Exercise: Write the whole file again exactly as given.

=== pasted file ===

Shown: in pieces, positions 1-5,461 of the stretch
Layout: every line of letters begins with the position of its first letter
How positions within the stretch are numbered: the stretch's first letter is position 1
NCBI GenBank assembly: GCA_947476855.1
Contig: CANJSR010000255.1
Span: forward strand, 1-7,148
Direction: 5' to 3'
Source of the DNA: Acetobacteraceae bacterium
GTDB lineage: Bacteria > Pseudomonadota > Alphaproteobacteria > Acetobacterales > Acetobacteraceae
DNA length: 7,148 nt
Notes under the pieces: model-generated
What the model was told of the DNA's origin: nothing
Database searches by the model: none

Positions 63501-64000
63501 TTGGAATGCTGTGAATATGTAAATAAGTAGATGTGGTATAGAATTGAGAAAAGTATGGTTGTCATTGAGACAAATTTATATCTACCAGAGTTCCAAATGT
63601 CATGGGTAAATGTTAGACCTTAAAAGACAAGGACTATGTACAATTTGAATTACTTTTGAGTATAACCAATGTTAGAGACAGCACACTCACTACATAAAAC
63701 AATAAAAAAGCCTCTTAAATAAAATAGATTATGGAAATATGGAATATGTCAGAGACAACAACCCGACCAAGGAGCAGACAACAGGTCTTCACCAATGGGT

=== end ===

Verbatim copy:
Shown: in pieces, positions 1-5,461 of the stretch
Layout: every line of letters begins with the position of its first letter
How positions within the stretch are numbered: the stretch's first letter is position 1
NCBI GenBank assembly: GCA_947476855.1
Contig: CANJSR010000255.1
Span: forward strand, 1-7,148
Direction: 5' to 3'
Source of the DNA: Acetobacteraceae bacterium
GTDB lineage: Bacteria > Pseudomonadota > Alphaproteobacteria > Acetobacterales > Acetobacteraceae
DNA length: 7,148 nt
Notes under the pieces: model-generated
What the model was told of the DNA's origin: nothing
Database searches by the model: none

Positions 63501-64000
63501 TTGGAATGCTGTGAATATGTAAATAAGTAGATGTGGTATAGAATTGAGAAAAGTATGGTTGTCATTGAGACAAATTTATATCTACCAGAGTTCCAAATGT
63601 CATGGGTAAATGTTAGACCTTAAAAGACAAGGACTATGTACAATTTGAATTACTTTTGAGTATAACCAATGTTAGAGACAGCACACTCACTACATAAAAC
63701 AATAAAAAAGCCTCTTAAATAAAATAGATTATGGAAATATGGAATATGTCAGAGACAACAACCCGACCAAGGAGCAGACAACAGGTCTTCACCAATGGGT